A colleague and I were talking about sustainability the other day. Exploring the word, what it means to her, what it means to me, and where we can take action in our personal and professional lives to improve. During this unraveling of concepts and strategies, she asked me the question, isn’t sustainability what you want to be known for? With an awkward pause, I responded that I want to be known as an individual that always gently placed an empty barbell onto the floor.
Most Olympic-style barbells have a heat-treated stainless steel shaft of the highest quality. This level of excellence ensures that tensile strengths are established to handle a wide spread of weights placed on the bar and reverberate the shock load when the loaded bar hits the ground. This preferred material of choice provides a superior corrosion resistance that allows it to its environment of chalk, sweat, and a litany of cleaning solutions and strategies. Along the bar, knurling that is set into the stainless steel circumferentially allows for an optimal grip regardless of the lift. On the ends of the bar are chrome-coated sleeves that are assembled to the shaft with a collar mounted to the inside allowing the weights to remain axially secured against a designed shoulder. The interface of the sleeves and the shaft is typically fastened with two high-performance needle bearings. The needle bearing is preferred due to its superior radial strength capabilities, weight, and compact design. One bearing is within the sleeve’s collar and the other is within the sleeve at the end of the bar. The four bearings allow the shaft to spin independently of the two sleeves. This independent rotational ability allows the weightlifter to transition their lifts with a grip that spins the shaft and weights on the sleeves minimally rotating. This is the designed intent of the engineered barbell. However, components do fail over time and exponentially affect the functionality of the barbell if it is misused.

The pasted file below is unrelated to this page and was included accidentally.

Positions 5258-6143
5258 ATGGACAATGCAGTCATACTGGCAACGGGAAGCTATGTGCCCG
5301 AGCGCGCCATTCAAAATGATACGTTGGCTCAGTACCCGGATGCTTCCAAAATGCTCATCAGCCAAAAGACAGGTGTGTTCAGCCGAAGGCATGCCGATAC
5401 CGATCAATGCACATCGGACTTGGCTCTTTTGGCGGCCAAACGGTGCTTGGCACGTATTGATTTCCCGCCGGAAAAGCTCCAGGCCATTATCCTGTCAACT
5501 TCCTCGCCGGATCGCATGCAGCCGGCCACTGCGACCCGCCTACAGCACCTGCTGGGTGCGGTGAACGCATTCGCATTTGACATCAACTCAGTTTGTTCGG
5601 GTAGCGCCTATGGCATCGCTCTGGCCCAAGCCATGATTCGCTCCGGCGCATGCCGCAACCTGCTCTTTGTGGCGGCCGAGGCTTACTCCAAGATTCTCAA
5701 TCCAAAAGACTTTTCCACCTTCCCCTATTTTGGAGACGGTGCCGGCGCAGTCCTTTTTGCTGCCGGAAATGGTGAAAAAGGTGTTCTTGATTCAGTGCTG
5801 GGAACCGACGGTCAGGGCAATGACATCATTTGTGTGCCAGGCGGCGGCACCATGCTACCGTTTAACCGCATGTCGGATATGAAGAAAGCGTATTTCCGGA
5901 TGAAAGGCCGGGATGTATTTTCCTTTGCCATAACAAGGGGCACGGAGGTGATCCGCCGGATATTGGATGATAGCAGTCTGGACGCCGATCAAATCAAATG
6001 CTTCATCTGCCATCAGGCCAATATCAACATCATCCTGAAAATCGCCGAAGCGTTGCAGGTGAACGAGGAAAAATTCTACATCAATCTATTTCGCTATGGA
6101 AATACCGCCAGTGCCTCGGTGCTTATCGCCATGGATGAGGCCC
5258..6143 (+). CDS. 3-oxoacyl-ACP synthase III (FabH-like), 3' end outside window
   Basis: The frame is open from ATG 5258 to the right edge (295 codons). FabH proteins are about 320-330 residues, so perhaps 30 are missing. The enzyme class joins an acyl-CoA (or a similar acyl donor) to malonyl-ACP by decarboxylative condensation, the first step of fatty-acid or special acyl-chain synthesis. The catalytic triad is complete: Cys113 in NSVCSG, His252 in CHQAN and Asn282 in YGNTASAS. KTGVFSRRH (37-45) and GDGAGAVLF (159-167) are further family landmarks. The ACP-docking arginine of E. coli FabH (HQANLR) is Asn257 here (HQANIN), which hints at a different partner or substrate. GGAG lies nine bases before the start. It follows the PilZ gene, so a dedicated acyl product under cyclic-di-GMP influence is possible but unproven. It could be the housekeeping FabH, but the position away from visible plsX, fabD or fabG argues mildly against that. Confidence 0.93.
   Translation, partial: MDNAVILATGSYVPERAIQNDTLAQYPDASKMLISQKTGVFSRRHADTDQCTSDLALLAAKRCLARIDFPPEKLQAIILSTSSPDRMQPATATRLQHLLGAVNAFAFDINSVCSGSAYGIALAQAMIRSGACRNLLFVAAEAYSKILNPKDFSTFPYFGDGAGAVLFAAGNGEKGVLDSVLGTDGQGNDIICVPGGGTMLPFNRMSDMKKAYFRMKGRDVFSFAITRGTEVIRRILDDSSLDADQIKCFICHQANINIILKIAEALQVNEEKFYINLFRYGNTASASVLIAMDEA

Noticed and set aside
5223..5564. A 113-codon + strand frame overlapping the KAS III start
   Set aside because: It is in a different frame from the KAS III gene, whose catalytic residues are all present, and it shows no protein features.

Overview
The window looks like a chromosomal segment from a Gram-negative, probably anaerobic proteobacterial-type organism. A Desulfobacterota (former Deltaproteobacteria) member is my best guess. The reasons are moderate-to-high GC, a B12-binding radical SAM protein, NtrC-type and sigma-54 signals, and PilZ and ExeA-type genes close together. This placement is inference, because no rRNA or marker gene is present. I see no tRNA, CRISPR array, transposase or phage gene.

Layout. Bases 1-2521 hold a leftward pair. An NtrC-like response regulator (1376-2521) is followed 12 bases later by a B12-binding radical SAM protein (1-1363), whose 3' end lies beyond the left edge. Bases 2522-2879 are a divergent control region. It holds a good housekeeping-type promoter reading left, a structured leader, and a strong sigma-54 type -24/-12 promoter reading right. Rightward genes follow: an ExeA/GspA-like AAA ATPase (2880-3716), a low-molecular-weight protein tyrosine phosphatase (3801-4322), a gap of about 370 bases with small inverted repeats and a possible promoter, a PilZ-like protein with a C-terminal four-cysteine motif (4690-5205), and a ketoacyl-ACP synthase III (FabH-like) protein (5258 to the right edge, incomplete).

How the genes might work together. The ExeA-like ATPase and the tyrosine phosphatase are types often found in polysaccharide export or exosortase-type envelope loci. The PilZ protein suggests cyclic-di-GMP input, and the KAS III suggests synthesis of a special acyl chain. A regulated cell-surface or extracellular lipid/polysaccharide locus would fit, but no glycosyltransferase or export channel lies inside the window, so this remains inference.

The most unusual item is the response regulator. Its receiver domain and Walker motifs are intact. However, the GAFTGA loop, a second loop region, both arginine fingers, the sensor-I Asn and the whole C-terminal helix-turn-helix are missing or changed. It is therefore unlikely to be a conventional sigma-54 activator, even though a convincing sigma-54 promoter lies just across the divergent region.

For example, when a needle bearing fails, the barbell typically can still be used but with a functional failure. As the barbell stands alone amongst the rack of others, the barbell still looks useful and might even get used on lifts such as a deadlift or a bench press. However, any of the four bearings failing will be immediately felt when your lift requires the shaft to spin independently of the weights on the sleeves. Heavy lifts overhead, like a squat snatch or a clean and jerk, will exert angular rotational forces through your grips that you aren’t expecting.
It’s important to understand what is the optimum performing bar. The goal is simple, the bar sleeve must spin unrestricted at all loads and have a smooth feel with no play up and down on the bar shaft. - Americanbarbell.com
The bearing failures are typically not the result of a poor design, the bearing type selection, or the sealing used to keep chalk and sweat out of its pre-lubricate needle bearings. The failures are not typically due to a lack of preventive maintenance, improper housekeeping, or dropping a heavy lift off your back after just missing a back squat personal record. Instead, the failure of the bearing begins when someone drops the bar empty.